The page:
A genius step that will improve your cold-weather cooking
Here's a simple recipe that promises to boost the flavor of savory recipes. The slow-roasted infusion of garlic and herbs takes so little effort yet it offers so many possibilities. Use it to saute onions and to coat roasting vegetables. Pan-fry chicken breasts and fish with it. Brush it on grilled slices of bread. Swirl it into hummus or bowls of soup. Heck, you can even drizzle it over popcorn.
Makes 3 cups
The oil can be refrigerated for up to 3 weeks; or longer if you remove the solids.
3 lemons, scrubbed well
Peeled cloves from 1 head garlic (To peel a batch of garlic cloves, bust up a head's worth and let them sit in a bowl of room-temperature water for 30 minutes. The peels will then slip off easily.)
1 small chile pepper (optional)
4 bay leaves
8 sprigs fresh thyme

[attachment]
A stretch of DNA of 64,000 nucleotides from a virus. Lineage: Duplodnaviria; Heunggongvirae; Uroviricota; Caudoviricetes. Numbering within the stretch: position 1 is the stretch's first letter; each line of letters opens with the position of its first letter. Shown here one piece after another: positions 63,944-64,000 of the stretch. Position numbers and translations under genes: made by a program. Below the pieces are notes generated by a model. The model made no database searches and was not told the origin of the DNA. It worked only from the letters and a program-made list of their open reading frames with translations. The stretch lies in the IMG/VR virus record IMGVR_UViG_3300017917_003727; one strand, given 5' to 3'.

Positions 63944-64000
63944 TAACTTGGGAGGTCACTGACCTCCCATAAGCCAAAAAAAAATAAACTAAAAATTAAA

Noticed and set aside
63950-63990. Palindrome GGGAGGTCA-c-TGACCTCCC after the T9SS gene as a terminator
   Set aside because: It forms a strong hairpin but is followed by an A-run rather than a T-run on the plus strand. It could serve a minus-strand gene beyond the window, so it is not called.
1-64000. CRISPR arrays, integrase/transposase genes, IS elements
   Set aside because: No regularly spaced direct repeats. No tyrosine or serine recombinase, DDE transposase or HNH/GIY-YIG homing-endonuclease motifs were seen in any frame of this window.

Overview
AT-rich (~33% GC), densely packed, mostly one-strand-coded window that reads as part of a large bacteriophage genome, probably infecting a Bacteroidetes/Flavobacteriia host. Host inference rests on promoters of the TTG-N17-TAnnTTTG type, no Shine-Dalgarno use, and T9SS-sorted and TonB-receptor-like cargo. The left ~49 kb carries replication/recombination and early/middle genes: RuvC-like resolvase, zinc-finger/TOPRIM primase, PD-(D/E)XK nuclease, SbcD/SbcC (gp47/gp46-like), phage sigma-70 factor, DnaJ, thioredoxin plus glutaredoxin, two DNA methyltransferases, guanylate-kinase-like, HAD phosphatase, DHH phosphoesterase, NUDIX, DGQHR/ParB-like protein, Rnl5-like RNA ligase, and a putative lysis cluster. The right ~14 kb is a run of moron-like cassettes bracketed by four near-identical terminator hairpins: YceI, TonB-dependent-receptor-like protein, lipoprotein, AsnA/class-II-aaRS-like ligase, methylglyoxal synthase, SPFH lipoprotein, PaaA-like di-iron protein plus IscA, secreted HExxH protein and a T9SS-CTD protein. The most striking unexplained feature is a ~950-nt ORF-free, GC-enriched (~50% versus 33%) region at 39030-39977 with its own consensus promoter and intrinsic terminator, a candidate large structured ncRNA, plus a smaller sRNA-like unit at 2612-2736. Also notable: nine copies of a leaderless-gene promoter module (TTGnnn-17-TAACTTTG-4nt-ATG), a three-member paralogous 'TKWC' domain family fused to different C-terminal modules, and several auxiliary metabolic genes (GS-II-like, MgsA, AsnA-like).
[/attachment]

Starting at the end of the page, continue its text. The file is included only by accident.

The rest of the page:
3 cups olive oil (can be extra-virgin)
Preheat the oven to 250 degrees.
Use a vegetable peeler to remove the peel of each lemon, with as little white pith as possible, placing the strips in a small ovenproof saucepan or baking dish as you work.
Add the garlic cloves, chile, if using, bay leaves and thyme. Pour in the oil, making sure to add enough so all those components are submerged. Cover tightly with aluminum foil and slow-roast (middle rack) for about 1 1/2 hours.
Uncover and let cool. The oil can be used right away, or transfer it along with the solids to a glass container with a tight-fitting lid.
Story by Bonnie S. Benwick. Benwick has the job most envied among cocktail-party conversations. If they only knew ... Cook with her each week at Dinner in Minutes: washingtonpost.com/recipes.